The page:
This Alaska sockeye salmon recipe with creamy poblano sauce and mango salsa is perfect for lunch or your next dinner party. Photo by Andrew Maxwell.

Whether the freezer is stocked full of moose, caribou, goat, salmon, or all of the above, Alaskans know how to prepare for the coming winter. Some old sourdoughs have their own “special remedies” for fighting the shivers, and others stockpile firewood or simply turn up the heat, but sometimes keeping warm is just a frame of mind. Warm up your kitchen this winter with this Southwest inspired dish using sockeye salmon from the Cook Inlet.

This recipe is perfect for lunch but can just as easily be the star of your next dinner party, and since both the sauce and the salsa can be prepared ahead of time you can be ready in a snap. You can even get creative and make it your own by adding toasted pepitas or swapping peaches for mangoes in the salsa. If salmon isn’t your thing, the sauce and salsa will taste great with chicken, pork or halibut. Enjoy your journey North by Southwest.

Alaskan Sockeye Salmon with Creamy Poblano Sauce and Mango Salsa

Photo by Andrew Maxwell.

Making the salsa

2 ripe mangoes, diced

½ red onion, diced

3 Roma tomatoes, diced with seeds removed

1 small Serrano chili, finely minced with seeds removed

2 cloves of garlic, finely minced

½ inch piece of fresh ginger, peeled and finely minced

juice of one lime

small handful of cilantro, roughly chopped

salt and pepper to taste

Before peeling the mangoes, halve them from the pit. With your knife, carefully cut a grid pattern into the flesh of the mango being careful not to cut through the peel. Once a grid has been cut, push on the peel to turn the fruit “inside out” this should make it easier to cut away the flesh in cubes. Perfect for salsa! Now that your mangoes are diced, toss them in a bowl and simply fold in the remaining ingredients. Feel free to use a spicier or milder chili based on your preference.

The perfectly plated dish from above
Photo by Andrew Maxwell.

Roasted Poblano Cream Sauce

2 Poblano peppers

½ white onion, chopped

3 cloves garlic, diced

1 ½ teaspoons cumin

2 cups chicken stock

2 cups whole cream

salt and pepper to taste

Roast the Poblanos over the fire from your gas stove (if you do not have a gas stove, farmers markets are great places to find a variety of fire roasted chilis). Turning the peppers with tongs, you are looking to char every surface of the pepper’s skin. Once the skin is charred and blistered place the peppers in a bowl or container and cover with a lid or aluminum foil, this will allow the peppers to sweat and allow us to peel the skin much easier. After ten minutes or so, take a butter knife and gently scrape the charred skin away from the pepper, it’s ok if there are a few black pieces. Once the peppers are peeled they can be seeded and diced.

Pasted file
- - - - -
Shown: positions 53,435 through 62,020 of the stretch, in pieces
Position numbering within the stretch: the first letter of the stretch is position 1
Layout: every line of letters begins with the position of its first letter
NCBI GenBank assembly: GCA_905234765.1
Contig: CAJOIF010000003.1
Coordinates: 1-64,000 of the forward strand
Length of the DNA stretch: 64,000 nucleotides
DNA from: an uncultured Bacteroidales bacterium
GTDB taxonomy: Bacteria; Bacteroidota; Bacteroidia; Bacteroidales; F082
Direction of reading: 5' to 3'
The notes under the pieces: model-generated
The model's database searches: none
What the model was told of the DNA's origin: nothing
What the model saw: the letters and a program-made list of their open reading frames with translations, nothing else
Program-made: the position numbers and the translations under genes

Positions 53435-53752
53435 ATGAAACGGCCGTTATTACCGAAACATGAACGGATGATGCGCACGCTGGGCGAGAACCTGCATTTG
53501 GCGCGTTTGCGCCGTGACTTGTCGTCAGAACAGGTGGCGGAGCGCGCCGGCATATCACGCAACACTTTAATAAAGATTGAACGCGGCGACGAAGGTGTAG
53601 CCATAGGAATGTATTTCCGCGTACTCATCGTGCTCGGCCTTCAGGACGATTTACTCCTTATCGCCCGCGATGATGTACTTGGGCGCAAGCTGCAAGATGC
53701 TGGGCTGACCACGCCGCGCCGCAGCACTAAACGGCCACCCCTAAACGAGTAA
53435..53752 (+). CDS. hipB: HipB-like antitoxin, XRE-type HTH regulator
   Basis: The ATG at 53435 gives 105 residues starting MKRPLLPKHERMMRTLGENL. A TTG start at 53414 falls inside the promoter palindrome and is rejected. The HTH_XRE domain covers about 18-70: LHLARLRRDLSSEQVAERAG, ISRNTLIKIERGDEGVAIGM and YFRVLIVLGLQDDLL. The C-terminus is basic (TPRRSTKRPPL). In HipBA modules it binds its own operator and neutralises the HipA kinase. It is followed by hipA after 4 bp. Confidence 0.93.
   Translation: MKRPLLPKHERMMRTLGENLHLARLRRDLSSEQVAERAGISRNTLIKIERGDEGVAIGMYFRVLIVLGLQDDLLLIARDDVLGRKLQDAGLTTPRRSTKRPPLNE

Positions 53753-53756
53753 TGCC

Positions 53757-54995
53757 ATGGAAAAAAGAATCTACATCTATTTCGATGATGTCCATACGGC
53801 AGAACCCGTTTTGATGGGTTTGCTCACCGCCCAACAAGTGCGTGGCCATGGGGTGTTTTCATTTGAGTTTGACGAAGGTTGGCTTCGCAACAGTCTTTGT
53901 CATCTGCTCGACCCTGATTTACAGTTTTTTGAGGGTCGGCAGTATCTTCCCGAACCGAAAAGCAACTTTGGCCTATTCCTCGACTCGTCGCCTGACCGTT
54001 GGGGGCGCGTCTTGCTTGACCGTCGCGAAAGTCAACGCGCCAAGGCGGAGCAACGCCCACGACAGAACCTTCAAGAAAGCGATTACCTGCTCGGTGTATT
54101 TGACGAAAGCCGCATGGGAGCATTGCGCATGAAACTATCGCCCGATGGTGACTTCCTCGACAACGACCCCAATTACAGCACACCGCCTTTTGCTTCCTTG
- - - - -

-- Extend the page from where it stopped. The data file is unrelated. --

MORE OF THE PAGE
In the meantime, heat a tablespoon of oil over medium high heat in a skillet add onions with salt and saute until translucent; add garlic, cumin, black pepper, diced Poblanos and cook about two minutes or until garlic is fragrant. Add chicken stock to deglaze the pan and reduce by half, then add cream and reduce by half. Strain sauce through a colander or sieve and it’s ready to serve. Can be made in advance and stored in the refrigerator up to one week.

The salmon

4 salmon filets (6-8oz each), boned and skinned

high heat oil, like sunflower or coconut

salt and pepper to taste

Heat a large skillet over high heat. In the meantime, simply bone and skin salmon, dry with paper towel and season with salt and pepper. Once the skillet begins to slightly smoke add a tablespoon of oil and coat the pan. Place salmon, would-be skin side up, into the skillet and cook for a few minutes, until a hard sear is obtained then flip and finish on the bottom for another 4-5 minutes until desired doneness is reached.

Arrange your dish however you prefer, but I like to dress the plate with the Creamy Roasted Poblano Sauce and place your perfectly seared salmon in the middle with the sweet and spicy Mango Salsa piled high.


Andrew Maxwell is the chef at Silver Salmon Creek Lodge in Lake Clark National Park, Alaska. Email Andrew at [email protected]

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